Sunday, August 7, 2022
McCABE & MRS. MILLER to the hairdresser George Roundy he played in SHAMPOO, each man with big dreams but little follow through or awareness of how business (and, by extension, the world) really works. You could also go from McCabe building the town of Presbyterian Church to Bugsy Siegel intent on realizing his dream of Las Vegas and their ultimate fates. Even his John Reed and Diane Keaton’s Louise Bryant in REDS as seen in that early montage of creativity and expression during their early Greenwich Village days together is practically replicated in the flashback of Beatty’s Lyle Rogers and Dustin Hoffman’s Chuck Clarke beginning their collaboration in the early scenes of Elaine May’s ISHTAR, which itself leads to an encounter with world politics that attempts to destroy them. This is all for starters and the tone may be different in the films but there’s something about the feeling in them which stays the same, to pursue a dream to the point of obsession. What is life without a little obsession, after all? Beatty himself tends to be cagey about such things in the few interviews he’s given so, like many things in life, we’re forced to figure it out for ourselves. BULWORTH. Maybe some of it is even part of RULES DON’T APPLY. In the case of this particular film it’s almost a sidebar of the main storyline (screenplay by Elaine May and Warren Beatty, based on a play by Harry Segall) which, as far as we can tell for a long time, is primarily about Joe Pendleton’s determination to get to the Super Bowl. It’s all he really cares about at first and this is so important to Joe that he barely seems to think about the greater issue of, you know, his life having ended. Entering Farnsworth’s body does something about the way he sees things even if his motivation primarily comes from his very first look at Julie Christie. Who could blame him, of course, but what this does is set Joe on the right path to actually accomplishing something in this other body that would be good for the world. So while everything he’s saying and realizing makes perfect sense to us, the people around him are simply baffled, suddenly forced to deal with a Howard Hughes suddenly going full Bulworth, if you will. here and, I swear, I’m pretty sure I can be heard cheering in the crowd at the end although I’m not claiming that he answers all these questions. I didn’t expect him to. But there’s always the hope that I’ll see him at some tiny sushi place in a strip mall one of these days but even if this happens I promise I won’t bother him. As the two leads walk off into the darkness at the end of HEAVEN CAN WAIT we know that their story isn’t over, just like in our own lives we sometimes keep walking and if we say that one meaningful thing maybe a certain someone will walk with us. Maybe that idea is just a dream, but maybe it’s all we can do. One other question Ben Mankiewicz asked Warren Beatty was if he plans to make another movie. The answer, of course, was, “I don’t know.” Sometimes that’s the best response for anything in this world. Especially when deep down we already know what the answer is.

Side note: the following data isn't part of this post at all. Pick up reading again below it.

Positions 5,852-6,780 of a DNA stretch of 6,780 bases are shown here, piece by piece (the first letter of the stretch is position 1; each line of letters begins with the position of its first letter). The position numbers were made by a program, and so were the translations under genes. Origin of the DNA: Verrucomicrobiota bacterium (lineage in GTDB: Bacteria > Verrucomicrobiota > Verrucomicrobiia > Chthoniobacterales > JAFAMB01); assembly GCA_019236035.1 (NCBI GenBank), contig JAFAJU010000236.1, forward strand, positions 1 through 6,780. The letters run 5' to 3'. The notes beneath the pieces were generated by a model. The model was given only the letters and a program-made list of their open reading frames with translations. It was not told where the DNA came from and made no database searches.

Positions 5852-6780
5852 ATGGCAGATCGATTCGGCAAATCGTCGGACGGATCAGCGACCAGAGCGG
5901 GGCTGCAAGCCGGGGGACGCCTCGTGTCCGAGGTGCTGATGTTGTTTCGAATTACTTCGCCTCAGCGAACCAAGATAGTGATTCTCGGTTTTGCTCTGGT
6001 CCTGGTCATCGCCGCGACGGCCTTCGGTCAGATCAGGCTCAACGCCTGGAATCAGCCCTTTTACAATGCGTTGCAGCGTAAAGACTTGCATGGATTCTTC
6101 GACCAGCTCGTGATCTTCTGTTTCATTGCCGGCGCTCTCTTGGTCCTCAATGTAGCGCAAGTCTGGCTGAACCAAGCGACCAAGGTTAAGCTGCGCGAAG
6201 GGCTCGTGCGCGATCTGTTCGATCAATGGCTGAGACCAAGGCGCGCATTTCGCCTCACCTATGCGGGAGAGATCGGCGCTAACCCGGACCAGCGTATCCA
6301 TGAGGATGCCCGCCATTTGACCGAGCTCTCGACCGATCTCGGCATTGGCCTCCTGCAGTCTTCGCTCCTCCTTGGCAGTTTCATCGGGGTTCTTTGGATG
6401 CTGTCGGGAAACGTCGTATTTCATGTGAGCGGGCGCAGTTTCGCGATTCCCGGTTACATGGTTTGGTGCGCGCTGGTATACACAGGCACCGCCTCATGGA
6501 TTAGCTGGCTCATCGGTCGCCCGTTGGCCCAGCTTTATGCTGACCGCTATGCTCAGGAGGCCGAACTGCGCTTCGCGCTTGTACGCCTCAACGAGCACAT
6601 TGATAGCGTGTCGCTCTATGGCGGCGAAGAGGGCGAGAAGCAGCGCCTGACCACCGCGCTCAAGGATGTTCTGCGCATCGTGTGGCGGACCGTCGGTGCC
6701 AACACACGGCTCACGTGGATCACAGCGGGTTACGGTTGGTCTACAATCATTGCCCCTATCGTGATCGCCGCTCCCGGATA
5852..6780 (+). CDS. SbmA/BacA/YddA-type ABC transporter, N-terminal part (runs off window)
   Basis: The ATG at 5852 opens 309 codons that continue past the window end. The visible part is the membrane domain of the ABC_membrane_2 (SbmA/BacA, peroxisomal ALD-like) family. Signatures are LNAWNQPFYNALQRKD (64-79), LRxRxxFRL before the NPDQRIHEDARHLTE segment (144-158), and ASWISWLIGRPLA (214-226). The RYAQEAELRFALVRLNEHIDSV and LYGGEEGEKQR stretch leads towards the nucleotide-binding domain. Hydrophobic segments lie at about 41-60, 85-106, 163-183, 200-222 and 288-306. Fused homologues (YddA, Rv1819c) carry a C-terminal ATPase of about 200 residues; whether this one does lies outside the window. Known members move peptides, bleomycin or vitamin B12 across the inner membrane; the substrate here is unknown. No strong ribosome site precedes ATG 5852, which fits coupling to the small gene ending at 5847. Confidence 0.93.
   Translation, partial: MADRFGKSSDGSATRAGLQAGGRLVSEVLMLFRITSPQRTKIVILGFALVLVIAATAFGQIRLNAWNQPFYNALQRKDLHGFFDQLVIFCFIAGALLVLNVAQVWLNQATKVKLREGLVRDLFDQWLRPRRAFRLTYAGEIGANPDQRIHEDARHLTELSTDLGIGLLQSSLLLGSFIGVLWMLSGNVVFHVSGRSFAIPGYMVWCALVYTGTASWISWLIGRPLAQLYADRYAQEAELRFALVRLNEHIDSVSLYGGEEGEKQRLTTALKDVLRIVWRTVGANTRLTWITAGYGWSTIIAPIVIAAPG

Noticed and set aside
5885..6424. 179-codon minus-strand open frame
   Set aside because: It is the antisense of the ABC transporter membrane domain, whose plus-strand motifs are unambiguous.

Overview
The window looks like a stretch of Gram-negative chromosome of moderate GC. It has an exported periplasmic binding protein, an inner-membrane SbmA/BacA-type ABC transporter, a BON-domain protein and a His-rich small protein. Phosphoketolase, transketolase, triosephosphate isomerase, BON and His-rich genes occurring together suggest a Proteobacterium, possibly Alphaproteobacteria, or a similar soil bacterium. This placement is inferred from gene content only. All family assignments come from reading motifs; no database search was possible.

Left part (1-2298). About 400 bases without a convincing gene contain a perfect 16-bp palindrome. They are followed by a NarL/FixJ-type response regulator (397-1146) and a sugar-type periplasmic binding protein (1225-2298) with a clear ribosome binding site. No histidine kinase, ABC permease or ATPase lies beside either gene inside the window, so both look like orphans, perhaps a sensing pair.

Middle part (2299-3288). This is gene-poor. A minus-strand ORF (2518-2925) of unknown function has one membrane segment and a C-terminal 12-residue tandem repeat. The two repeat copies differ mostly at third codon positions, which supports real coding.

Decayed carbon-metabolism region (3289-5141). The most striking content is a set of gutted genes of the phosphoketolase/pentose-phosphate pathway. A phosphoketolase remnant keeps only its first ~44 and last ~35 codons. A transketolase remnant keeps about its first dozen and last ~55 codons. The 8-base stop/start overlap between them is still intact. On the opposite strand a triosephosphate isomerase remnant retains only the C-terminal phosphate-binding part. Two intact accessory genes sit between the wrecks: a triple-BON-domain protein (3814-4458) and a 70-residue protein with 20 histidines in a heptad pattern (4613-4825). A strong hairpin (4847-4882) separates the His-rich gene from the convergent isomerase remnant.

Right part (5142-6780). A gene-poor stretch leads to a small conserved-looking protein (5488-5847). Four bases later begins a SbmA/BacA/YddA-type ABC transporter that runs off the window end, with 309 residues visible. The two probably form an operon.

Thursday, June 16, 2022
trailer. There are echoes of neo-noir found in all this fatalism but it also feels like a natural part of the ‘70s weariness. And now, in 2022, the theme of cops fucking up, especially the ones in charge, seems more timely than ever. But this is just one of those things I’m looking for late at night. At least films like this don’t pretend things are better than they are. And that’s one way to get to sleep.